Lane Smith's new John, Paul, George & Ben shows how "founders' chic" has come to picture-book publishing. In a lively mix of text and art, it tells young readers that John Hancock, Paul Revere, George Washington, and Ben Franklin (and Thomas Jefferson, thrown in as the George Martin of this Fab Four) were once lively kids just like you guys. Or at least just like the Peanuts gang.
The book has received a monumental reception: editors at both The Horn Book and the New York Times Book Review listed it among the top children's books of 2006. A local librarian spontaneously told me that she thought it might win a Caldecott Medal. (Smith has the advantage of having already earned a Caldecott Honor for The Stinky Cheese Man, one of my favorite picture books of the past two decades. Though each year's committee denies it, I firmly believe that most judges prefer to name winners who have proven themselves by making the short list before.)
John, Paul, George & Ben is funny. The art is energetic and stylish (and Smith used Minuteman Printshop, a favorite at Boston 1775). The only thing that bothers me about the book is seeing it labeled as Nonfiction. Smith acknowledges that a great many of his wild colonial boys' antics are untrue. How can young readers tell the facts from what's in there for the sake of a joke? Well, there's a "True/False" page at the back to explain.
If only that page were more accurate.
The first incident in the book shows John Hancock signing his name too large on a classroom blackboard. The back of the book acknowledges that blackboards didn't show up in classrooms until many decades later. In fact, the whole classroom is an anachronism. Smith's artwork shows a large map of North America (a man who attended the same school as Hancock later wrote, "I never saw a map, except in Caesar’s Commentaries, and did not know what that meant”). The teacher is female. The class is even integrated.
And all those misleading details are in service of another myth: that Hancock signed his name on the Declaration of Independence large enough for King George to read it. ("Reportedly," the back page says, which in this case may mean "actually not, but I've already written the book.") The American infatuation with the Declaration as a handwritten document dates from fifty years after its signing, when the first copies were made. The Declaration was originally circulated in printed form, so the size of Hancock's signature didn't matter.
Smith writes of Paul Revere's boyhood activity of ringing the bells in Old North Church. This is one of the few documented facts about Revere's childhood, and it does hold significance for his Revolutionary role. But not because bell-ringing affected young Paul's hearing, so he ended up speaking too loudly about underwear and Redcoats. Rather, throughout his life Revere formed and joined groups, from those youthful bell-ringers to the St. Andrew's Lodge of Freemasons to the postwar Society of Mechanics. As David H. Fischer documented in Paul Revere's Ride, Revere appears on more lists of Patriot activists than any other individual but Dr. Joseph Warren. His personal network was the key to his success, and thus to the Boston Whigs' success in April 1775. Revere was a Revolutionary organizer, not just a loudmouth. (Okay, he was also a loudmouth.)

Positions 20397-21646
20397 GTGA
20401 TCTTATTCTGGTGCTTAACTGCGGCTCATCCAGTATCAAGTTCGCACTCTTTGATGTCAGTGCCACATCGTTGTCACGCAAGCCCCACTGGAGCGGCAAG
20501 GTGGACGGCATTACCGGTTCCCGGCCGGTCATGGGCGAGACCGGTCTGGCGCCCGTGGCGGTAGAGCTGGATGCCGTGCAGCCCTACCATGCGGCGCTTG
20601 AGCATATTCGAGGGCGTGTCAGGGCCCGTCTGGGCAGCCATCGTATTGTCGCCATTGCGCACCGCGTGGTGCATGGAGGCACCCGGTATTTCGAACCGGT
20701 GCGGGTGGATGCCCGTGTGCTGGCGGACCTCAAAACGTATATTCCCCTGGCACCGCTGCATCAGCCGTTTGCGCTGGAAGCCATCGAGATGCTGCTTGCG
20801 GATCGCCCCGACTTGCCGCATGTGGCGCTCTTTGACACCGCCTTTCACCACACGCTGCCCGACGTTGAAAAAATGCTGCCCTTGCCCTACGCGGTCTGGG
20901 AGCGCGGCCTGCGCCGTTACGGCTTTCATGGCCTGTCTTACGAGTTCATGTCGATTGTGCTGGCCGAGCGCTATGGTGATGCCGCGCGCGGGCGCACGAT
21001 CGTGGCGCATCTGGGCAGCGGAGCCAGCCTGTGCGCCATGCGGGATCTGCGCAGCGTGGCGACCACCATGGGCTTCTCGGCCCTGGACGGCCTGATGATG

The George Washington anecdote is built around the cherry tree legend, a defining part of American heritage because (a) everyone knows it, and (b) everyone knows it isn't true. Smith's punchline for this episode is less original than the rest of the book, but his visual exuberance carries it off.
The book's portrait of Benjamin Franklin rests on his supposed penchant for sharing sayings and advice, using the mottos from Poor Richard's Almanack. American culture doesn't like to acknowledge that our model innovator Franklin actually cribbed most of those sayings—in order—from James Howell’s Lexicon Tetraglotton (1660) and Thomas Fuller’s Gnomologia (1732). He used them to fill space. Smith, like many other authors, gives Franklin credit for sayings he didn't create and didn't really care about.
Am I asking too much of a book that sets out to provide "a totally fresh and funny way to learn about the Founding Fathers of our country—with just a few liberties mixed in"? I don't think so because it would be quite possible to write a funny picture book about Ben Franklin's childhood. His Autobiography and letters contain more anecdotes about his youth than we have for anyone else in this group. And he was a caution. We can see the future man in anecdotes like this:
There was a salt-marsh that bounded part of the mill-pond, on the edge of which, at high water, we used to stand to fish for minnows. By much trampling, we had made it a mere quagmire.Leave off the moralizing last clause, and this is a great little story of an enterprising boy who was a natural organizer and didn't let anything stand in his way. Maybe this tale could show up in the Love remix.
My proposal was to build a wharff there fit for us to stand upon, and I showed my comrades a large heap of stones, which were intended for a new house near the marsh, and which would very well suit our purpose. Accordingly, in the evening, when the workmen were gone, I assembled a number of my play-fellows, and working with them diligently like so many emmets, sometimes two or three to a stone, we brought them all away and built our little wharff.
The next morning the workmen were surprised at missing the stones, which were found in our wharff. Inquiry was made after the removers; we were discovered and complained of; several of us were corrected by our fathers; and though I pleaded the usefulness of the work, mine convinced me that nothing was useful which was not honest.